Ten years after I started to cook, I’m a good cook. I can make the scrambled eggs that troubled me 10 years prior. I make meals without a recipe more often than I use one. When I use a recipe, I’ll liberally make changes and they work. I make 5 course dinners for special occasions, have served dessert for 100, and have cooked on national television. I still use the New Best Recipe and Ratio regularly, but that’s not always what I’m looking for. More often than not, I need inspiration rather than directions.
The Flavor Bible is my favorite book these days. The premise is simple: it’s a thesaurus of flavors. Look up any ingredient and the book lists complimentary flavors, using font to indicate strength of pairing. It is not a recipe book. There are no rules or structure. It’s a reference book more than anything else. There are essays on flavor, pairing, and balance; the book is chock full of beautiful photography; and the world’s greatest chefs (favoring Americans) contribute their favorite flavor pairings for certain ingredients; but that’s all secondary to the lists.
The previous two books (New Best Recipe and Ratio) really taught me the how of cooking. The Flavor Bible wasn’t nearly as informative in my learning process, but it’s my most frequently referenced these days. This is the book I come to for inspiration, when I have an ingredient I know I want to use but don’t know what to do with, when I want to wow someone (myself included), when I want something tried and true, or when I want something off the wall. The book might remind me of a common flavor pairing or suggest something wild, but it always leads me in the right direction. Some examples:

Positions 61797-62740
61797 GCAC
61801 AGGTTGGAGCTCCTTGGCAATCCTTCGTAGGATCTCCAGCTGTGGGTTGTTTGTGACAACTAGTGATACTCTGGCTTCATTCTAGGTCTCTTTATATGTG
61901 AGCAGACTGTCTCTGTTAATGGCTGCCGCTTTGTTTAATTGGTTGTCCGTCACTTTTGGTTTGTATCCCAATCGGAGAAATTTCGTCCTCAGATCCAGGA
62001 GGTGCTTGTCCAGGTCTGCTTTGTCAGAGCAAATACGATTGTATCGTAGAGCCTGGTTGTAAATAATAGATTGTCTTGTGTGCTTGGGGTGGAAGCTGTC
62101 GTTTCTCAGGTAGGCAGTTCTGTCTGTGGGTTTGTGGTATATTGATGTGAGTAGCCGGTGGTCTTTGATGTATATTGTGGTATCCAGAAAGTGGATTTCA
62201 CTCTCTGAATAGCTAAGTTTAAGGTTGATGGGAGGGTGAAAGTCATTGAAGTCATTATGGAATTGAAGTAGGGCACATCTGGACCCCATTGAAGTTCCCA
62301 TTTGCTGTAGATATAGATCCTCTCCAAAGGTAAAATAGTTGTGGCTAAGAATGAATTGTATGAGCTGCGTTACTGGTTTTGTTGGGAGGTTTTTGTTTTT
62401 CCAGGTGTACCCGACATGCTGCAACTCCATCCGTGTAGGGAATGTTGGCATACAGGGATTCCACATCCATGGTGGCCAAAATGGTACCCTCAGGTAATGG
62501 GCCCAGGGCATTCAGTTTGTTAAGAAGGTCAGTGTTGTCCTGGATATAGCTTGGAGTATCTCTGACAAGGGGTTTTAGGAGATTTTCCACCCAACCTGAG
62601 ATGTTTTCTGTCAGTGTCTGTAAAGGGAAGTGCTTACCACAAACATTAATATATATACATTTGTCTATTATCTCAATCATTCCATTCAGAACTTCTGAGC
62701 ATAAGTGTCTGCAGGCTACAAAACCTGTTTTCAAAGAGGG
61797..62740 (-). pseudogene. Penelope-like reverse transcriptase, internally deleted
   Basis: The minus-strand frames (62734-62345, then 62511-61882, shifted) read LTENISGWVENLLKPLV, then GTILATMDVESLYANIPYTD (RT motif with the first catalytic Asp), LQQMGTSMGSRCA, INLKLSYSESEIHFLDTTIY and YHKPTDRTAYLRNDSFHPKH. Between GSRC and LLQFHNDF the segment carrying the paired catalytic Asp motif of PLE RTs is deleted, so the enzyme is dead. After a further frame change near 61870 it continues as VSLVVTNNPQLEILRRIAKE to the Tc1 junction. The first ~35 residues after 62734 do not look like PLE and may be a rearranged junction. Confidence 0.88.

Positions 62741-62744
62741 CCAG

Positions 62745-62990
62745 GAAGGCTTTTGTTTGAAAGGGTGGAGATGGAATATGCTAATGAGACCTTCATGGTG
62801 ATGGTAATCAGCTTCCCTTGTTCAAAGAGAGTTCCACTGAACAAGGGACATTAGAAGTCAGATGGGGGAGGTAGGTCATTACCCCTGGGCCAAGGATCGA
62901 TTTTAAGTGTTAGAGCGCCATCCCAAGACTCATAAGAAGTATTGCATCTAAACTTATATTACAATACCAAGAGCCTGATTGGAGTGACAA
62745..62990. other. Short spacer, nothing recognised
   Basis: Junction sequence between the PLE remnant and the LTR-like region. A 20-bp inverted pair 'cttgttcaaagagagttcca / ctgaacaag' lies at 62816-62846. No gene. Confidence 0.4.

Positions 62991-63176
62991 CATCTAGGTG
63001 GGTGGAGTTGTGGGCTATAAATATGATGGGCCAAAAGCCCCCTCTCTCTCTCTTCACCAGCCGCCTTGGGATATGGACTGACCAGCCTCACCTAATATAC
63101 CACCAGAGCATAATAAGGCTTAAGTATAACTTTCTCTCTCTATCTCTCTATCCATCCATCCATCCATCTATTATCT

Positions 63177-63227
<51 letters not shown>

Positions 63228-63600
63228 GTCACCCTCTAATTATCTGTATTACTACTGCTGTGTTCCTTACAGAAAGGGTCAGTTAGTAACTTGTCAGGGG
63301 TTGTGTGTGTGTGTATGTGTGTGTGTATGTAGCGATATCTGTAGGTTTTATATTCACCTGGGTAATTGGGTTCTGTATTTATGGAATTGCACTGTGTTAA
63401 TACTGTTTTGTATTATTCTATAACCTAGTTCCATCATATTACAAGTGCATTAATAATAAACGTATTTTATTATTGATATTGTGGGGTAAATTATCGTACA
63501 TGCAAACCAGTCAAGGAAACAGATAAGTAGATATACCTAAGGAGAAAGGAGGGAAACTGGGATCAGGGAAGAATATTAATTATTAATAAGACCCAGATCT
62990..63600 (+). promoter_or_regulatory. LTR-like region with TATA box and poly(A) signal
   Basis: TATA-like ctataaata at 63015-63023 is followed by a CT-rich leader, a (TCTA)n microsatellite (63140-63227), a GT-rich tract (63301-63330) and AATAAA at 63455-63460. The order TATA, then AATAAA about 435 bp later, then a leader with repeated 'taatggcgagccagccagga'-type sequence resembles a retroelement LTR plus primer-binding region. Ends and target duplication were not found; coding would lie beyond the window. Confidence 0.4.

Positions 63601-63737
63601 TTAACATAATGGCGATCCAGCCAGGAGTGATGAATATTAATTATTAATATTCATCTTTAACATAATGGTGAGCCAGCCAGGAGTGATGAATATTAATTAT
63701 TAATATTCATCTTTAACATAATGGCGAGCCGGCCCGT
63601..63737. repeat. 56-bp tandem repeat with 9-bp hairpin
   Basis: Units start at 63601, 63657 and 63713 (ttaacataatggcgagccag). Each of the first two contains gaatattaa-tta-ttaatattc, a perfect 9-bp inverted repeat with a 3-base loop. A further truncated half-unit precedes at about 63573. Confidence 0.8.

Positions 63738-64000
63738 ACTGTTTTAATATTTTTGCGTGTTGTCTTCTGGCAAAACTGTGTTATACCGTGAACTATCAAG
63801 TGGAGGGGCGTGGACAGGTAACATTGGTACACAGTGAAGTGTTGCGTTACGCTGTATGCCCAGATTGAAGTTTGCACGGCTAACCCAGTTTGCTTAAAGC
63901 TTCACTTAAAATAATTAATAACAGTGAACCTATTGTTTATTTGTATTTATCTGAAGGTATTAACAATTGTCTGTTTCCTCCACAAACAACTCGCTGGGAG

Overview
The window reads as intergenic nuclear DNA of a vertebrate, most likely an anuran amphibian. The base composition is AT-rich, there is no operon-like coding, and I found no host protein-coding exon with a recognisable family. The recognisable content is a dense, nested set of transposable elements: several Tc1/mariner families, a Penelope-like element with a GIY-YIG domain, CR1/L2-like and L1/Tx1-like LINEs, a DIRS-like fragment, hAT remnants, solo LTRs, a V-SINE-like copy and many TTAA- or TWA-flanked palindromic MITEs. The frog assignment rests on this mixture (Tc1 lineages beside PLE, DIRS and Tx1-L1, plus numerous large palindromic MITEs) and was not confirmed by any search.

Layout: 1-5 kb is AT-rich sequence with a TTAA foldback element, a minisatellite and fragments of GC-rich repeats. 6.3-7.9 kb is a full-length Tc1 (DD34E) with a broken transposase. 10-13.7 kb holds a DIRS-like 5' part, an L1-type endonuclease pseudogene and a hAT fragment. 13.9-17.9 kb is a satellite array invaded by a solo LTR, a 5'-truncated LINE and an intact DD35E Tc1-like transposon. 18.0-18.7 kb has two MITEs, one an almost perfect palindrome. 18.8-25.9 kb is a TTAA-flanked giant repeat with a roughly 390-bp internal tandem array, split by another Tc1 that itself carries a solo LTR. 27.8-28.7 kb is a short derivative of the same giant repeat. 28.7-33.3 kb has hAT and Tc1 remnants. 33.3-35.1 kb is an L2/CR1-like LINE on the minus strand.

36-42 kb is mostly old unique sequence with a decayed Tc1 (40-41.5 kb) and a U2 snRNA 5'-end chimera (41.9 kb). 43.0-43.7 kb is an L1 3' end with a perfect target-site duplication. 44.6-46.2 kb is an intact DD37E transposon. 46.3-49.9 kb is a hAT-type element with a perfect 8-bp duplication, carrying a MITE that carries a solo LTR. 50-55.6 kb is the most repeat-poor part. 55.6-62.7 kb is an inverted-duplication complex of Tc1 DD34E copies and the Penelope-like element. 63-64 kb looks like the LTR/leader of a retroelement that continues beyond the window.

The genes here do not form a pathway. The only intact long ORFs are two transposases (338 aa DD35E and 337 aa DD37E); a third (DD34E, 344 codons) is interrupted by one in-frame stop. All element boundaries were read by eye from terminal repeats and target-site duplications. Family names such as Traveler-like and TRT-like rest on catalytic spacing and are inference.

- You probably already know: capers chives, cream cheese, dill, bagels, and red onions
- But avoid mayonnaise?
- What about adding Pernod, juniper, or avocados?
- Sweet: chocolate with caramelized cauliflower
- For antipasti-like taste: anchovies, red pepper flake, garlic, and olive oil
- Fruity: curry and apple
- Or exotic: cream and sorrel
- Tonic is overused. Try basil & lemon zest instead.
- Another herbal combination: cilantro + lime
In addition to individual ingredients, the book also covers larger categories, listing things that may go well with cheese, say. More interestingly though are the categories for whole cuisines (Mexican, Thai, Indian, etc.) which allow you to quickly approximate a flavor profile. For instance: Flavors of Thai cuisine include lemongrass, cilantro, coconut milk, chile peppers, and fish sauce.
Before I found this book, I was comfortable making my dinner from scratch without a recipe to guide every step of the way, but I found myself doing the same things over and over. When I had something truly exquisite at a restaurant or watched some piece of magic on a cooking show, I found I often understood the technique but marveled at the inspiration, the combination of flavors. This is the book that has really helped me take that step in my cooking, to be really inventive, novel, and interesting in my kitchen.
So there you go. Three books that have been integral to my growth as a cook, have served me well over ten years, that I recommend every chance I get, and that I use every day. Pick whichever one suits your needs, but you can’t go wrong with any of them.